The rise of the Chief Data Officer and what it means for business
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Special report: The average C-suite has a CEO, COO, CFO, and CMO. Depending on the business, there might also be a CTO (Chief Technology Officer) or a CSO (Chief Science Officer).
But research from global research firm Gartner predicts that 90 per cent of large organisations will have another by 2019: a Chief Data Officer.
“Business leaders are starting to grasp the huge potential of digital business, and demanding a better return on their organizations’ information assets and use of analytics,” the report states. “It’s a logical step to create an executive position — the CDO — to handle the many opportunities and responsibilities that arise from industrial-scale collection and harnessing of data.”
Sean Smith, the CEO of Wangle Technologies (ASX: WGL), says his company is already involved in data insight generation. Wangle has developed network-optimising technologies in conjunction with real-time big data analysis to create unique solutions to societal issues.
We sat down with Sean to discuss the rise of the CDO and what it means for business.
What is a Chief Data Officer?
The CDO is responsible for developing and leading a company data strategy, and for maintaining the overall governance required of a company’s data activities.
Why would a company appoint a Chief Data Officer?
Almost every business is awash in data-driven opportunities and challenges due to a number of fast-moving changes in the world. Cheap large-scale data storage, increasing numbers of data capture methods, the rise of machine learning capabilities, cross-territory data movement and the constantly changing legal frameworks of data governance make this role critical for companies hoping to compete in the world of tomorrow.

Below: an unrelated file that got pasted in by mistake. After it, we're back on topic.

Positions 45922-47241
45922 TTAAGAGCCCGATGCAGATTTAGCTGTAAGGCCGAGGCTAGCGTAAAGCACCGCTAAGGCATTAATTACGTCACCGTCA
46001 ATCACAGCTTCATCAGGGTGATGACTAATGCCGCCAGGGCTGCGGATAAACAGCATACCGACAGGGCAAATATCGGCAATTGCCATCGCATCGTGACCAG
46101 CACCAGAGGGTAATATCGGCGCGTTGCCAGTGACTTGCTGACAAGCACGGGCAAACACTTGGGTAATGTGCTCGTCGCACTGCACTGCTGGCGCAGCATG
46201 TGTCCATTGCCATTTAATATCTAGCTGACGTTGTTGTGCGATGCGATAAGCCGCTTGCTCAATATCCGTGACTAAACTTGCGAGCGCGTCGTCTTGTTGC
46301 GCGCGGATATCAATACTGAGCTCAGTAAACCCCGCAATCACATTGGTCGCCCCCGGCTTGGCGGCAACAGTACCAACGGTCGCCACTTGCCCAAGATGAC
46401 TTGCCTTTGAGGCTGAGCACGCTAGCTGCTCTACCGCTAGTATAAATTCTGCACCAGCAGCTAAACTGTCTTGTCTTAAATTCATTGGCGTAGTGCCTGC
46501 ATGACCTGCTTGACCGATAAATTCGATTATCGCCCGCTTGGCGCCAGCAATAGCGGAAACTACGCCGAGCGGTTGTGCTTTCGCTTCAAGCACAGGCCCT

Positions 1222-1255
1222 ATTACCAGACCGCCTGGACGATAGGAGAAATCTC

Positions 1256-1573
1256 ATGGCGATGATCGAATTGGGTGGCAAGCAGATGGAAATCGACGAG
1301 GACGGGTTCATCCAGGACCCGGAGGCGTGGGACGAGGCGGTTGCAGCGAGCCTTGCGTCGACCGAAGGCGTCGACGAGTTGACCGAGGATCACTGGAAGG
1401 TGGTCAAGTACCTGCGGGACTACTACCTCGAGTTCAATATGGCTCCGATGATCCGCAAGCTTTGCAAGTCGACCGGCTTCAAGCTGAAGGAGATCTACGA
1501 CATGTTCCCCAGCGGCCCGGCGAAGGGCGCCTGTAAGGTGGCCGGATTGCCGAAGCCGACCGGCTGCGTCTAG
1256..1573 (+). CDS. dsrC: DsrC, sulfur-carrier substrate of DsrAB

Couldn’t that be done by another member of the organisation? Is it just a fancy name for an already existing role? Or is it a necessary adaptation?
In the past, the components of data management and governance have been split across multiple areas of most organisations. So for example, technology teams would manage disaster recovery methods via data warehouses, marketing teams would manage segmentation and data-driven marketing execution, finance teams would manage transactional data analysis, dedicated analytics teams would manage customer or product insight generation, and legal teams would manage privacy and governance issues.
For most organisations, it’s largely impossible to create a comprehensive data strategy and governance framework when ownership is split across so many areas of the business. Therefore, a new leadership role is very necessary to get group alignment to company data strategies.
And not only that, but the creation of a company CDO signals to the business, the industry, and to potential employees that the company is serious about the importance of data for its future.
Given how ubiquitous data is becoming then, how does a company and a CDO tackle the issue of privacy?
The level of data commercialisation today is staggering and vastly more advanced than the general public realise. The recent backlash to the Australian’s government’s public launch of the My Health Record gives an indication of public feelings on the matter.
The public have a deep mistrust of uncontrolled corporate access and use of their personal data, with legislators and organisations both needing to take the public’s concerns seriously.
Organisations have traditionally addressed these concerns with dedicated Privacy Officer positions or legal reviews of data handling practices. Now that data strategy encompasses so much more than just permissions, it is critical to have a single point of presence who is dedicated to the broader challenges and opportunities.
The CDO offers that singular focus—in a way that balances governance with commercial needs—and can direct the relevant teams on how best to manage and ultimately commercialise their developing data assets.